When It Comes to Domestic Industry’s Economic Prong, Numbers Speak Louder Than Words

Initial Determination on Violation of Section 337 and Recommended Determination on Remedy and Bond, Certain Radio Frequency Identification (“RFID”) Products and Components Thereof, ITC Inv. No. 337-TA-979 (June 22, 2017) (ALJ MaryJoan McNamara)

In a recent Initial Determination, Administrative Law Judge (“ALJ”) MaryJoan McNamara ruled against Complainant Neology, Inc., finding no violation on multiple grounds.  This post focuses on ALJ McNamara’s analysis of the economic prong of the domestic industry requirement.  Her decision is notable because of the number and diversity of economic prong theories Neology advanced, and the ALJ’s focus on the presence or absence of quantitative evidence supporting those theories, further cementing the effect of the Federal Circuit’s 2015 Lelo v. ITC decision.

Neology tried two patents: Nos. 8,325,044 (“the ’044 patent”) and 8,587,436 (“the ’436 patent).  Both were directed to RFID technology, with the ’044 patent focusing on RFID tags, and the ’436 patent focusing on RFID readers.  Respondents did not contest that Neology satisfied the economic prong for the ’044 patent.  Neology had manufactured millions of RFID tags at its 14,000-square-foot facility in California and invested significantly in employment there. READ MORE

“Weight” a Minute – Those Claims Are Indefinite!

Initial Determination Granting MUV’s Motion for Summary Determination That Claims 16-18, 21, and 30 of U.S. Patent No. 7,076,659 are Invalid under 35 U.S.C. § 112, Certain UV Curable Coatings For Optical Fibers, and Products Containing the Same, ITC Inv. No. 337-TA-1031 (July 6, 2017) (ALJ MaryJoan McNamara)

In a rare move for the ITC, Administrative Law Judge (“ALJ”) MaryJoan McNamara granted a motion for summary determination by Respondent Momentive UV Coatings (Shanghai) Co., Ltd. (“MUV”) finding that several claims of U.S. Patent No. 7,706,659 (“the ’659 patent”) are indefinite under 35 U.S.C. § 112, ¶ 2 (pre-AIA). The ’659 patent is entitled “Coated Optical Fiber” and claims primary coating compositions and primary coatings.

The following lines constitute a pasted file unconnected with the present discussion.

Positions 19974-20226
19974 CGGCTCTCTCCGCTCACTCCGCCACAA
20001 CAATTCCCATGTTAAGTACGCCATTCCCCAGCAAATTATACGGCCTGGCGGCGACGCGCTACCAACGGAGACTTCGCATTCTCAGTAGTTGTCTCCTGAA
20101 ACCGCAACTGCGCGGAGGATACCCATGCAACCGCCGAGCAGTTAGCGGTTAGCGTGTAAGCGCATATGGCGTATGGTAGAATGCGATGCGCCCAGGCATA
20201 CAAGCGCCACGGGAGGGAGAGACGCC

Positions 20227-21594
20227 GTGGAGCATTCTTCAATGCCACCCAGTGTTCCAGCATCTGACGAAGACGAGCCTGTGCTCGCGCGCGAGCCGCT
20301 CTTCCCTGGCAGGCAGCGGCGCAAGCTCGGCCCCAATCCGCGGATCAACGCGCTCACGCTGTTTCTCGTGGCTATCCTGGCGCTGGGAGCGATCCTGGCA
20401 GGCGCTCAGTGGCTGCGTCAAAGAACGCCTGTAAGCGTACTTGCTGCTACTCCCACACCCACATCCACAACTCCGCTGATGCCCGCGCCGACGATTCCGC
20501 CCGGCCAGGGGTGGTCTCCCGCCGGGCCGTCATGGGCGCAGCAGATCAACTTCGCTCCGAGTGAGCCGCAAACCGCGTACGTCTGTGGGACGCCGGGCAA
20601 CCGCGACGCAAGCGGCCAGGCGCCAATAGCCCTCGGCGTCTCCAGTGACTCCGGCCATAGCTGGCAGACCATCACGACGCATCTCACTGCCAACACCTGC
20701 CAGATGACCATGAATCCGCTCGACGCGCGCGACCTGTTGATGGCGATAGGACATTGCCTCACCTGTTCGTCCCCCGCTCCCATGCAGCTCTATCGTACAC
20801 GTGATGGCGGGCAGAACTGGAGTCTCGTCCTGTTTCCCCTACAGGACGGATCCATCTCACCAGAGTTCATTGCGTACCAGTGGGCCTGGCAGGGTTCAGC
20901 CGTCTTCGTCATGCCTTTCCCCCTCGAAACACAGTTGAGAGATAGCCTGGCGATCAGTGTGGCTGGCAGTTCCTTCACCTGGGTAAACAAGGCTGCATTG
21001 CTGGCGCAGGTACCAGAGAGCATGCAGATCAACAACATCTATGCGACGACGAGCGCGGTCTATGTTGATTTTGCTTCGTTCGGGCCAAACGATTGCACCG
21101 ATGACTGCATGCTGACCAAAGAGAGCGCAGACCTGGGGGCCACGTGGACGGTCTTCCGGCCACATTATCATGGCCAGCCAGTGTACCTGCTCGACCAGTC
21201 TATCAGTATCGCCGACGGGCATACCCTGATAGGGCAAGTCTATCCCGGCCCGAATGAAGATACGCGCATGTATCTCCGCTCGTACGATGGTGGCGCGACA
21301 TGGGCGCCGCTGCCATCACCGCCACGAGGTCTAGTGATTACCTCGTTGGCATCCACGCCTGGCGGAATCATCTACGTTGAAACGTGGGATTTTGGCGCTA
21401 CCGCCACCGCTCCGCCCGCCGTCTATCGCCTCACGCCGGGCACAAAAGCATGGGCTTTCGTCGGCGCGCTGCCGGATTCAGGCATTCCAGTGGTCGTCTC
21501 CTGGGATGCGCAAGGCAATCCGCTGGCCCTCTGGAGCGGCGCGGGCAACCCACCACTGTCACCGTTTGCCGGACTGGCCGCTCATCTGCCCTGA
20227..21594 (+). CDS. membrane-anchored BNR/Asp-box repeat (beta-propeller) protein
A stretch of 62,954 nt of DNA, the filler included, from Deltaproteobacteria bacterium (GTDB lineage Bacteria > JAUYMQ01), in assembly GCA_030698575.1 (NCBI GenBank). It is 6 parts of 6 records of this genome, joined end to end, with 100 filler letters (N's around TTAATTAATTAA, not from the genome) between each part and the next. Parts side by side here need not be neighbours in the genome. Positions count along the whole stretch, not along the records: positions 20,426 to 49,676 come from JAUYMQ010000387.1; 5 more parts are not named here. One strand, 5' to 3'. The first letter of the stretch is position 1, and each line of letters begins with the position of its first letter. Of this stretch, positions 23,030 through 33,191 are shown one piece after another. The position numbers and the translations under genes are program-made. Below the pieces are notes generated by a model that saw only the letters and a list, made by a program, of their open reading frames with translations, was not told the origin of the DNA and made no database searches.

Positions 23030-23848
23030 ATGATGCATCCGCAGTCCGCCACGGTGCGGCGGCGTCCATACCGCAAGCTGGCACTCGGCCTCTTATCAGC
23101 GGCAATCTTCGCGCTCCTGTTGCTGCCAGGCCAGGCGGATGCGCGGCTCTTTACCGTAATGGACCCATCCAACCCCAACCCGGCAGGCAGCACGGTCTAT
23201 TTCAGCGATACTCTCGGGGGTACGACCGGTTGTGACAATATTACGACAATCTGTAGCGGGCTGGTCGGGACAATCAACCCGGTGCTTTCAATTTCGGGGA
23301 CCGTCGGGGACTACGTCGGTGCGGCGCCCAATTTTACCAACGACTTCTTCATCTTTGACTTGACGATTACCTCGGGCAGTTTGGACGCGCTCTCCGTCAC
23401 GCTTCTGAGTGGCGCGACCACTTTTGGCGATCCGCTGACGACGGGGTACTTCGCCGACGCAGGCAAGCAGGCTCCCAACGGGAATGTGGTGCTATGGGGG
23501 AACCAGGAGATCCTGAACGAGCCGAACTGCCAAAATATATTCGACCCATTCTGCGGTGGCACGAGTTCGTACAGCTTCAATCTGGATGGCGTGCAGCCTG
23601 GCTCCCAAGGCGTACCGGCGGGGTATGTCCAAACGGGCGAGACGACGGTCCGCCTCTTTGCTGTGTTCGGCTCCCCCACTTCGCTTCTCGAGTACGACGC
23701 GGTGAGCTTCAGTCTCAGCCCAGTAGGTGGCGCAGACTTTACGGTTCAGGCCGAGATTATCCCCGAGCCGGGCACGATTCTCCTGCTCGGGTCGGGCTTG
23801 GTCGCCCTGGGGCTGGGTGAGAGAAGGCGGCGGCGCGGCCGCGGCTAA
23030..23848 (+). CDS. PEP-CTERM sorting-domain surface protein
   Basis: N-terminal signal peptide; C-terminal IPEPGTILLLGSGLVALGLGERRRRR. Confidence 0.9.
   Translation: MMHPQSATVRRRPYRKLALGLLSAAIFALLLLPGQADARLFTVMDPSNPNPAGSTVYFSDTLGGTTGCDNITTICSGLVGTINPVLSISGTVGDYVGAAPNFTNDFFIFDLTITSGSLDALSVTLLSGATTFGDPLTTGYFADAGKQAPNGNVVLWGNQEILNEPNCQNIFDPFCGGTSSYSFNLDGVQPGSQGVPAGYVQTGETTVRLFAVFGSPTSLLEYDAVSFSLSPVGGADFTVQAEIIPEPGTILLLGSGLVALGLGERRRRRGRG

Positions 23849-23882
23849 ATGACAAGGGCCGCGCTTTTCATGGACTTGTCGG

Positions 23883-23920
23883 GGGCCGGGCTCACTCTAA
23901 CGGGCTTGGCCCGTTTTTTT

This decision is significant because it is relatively unusual for ALJs to grant motions for summary determination on technical issues. Section 337 investigations move very quickly and motions for summary determination are often filed less than three months before the start of the hearing, so there is often little efficiency to be gained from granting such motions. READ MORE

Printer Cartridges Set the Tone for Patent Exhaustion

Impression Products, Inc. v. Lexmark International, Inc., Supreme Court (June 1, 2017)

 On May 30, 2017, the U.S. Supreme Court overturned an en banc decision of the Court of Appeals for the Federal Circuit (CAFC) and decided that a patentee’s authorized sale of a product—whether within or outside of the United States—exhausts all of the patent rights in that product, regardless of any post-sale restrictions the patentee places on that product.  The decision was unanimous as to exhaustion arising from a domestic sale, and 7-1 as to exhaustion arising from a foreign sale, with Justice Ginsburg the sole dissenter.  This decision will affect how companies enforce post-sale license rights and will provide accused infringers with another potential means to defeat patent infringement claims.

Lexmark concerned the sale of printer toner cartridges.  Lexmark sells toner cartridges and owns various patents that protects its intellectual property rights in them.  Lexmark gives its customers a choice when purchasing its cartridges: They can buy regular cartridges at full price with no restrictions, or they can buy cartridges at a 20% discount through Lexmark’s Return Program by agreeing (1) to use each cartridge only once and (2) not to send used cartridges to anyone but Lexmark.  Impression Products acquired spent toner cartridges, including both Return Program and regular cartridges, from within the United States, then proceeded to refill and resell these cartridges to domestic consumers.  Impression Products also imported, without Lexmark’s permission, both Return Program and regular cartridges from outside the United States for sale in the United States. READ MORE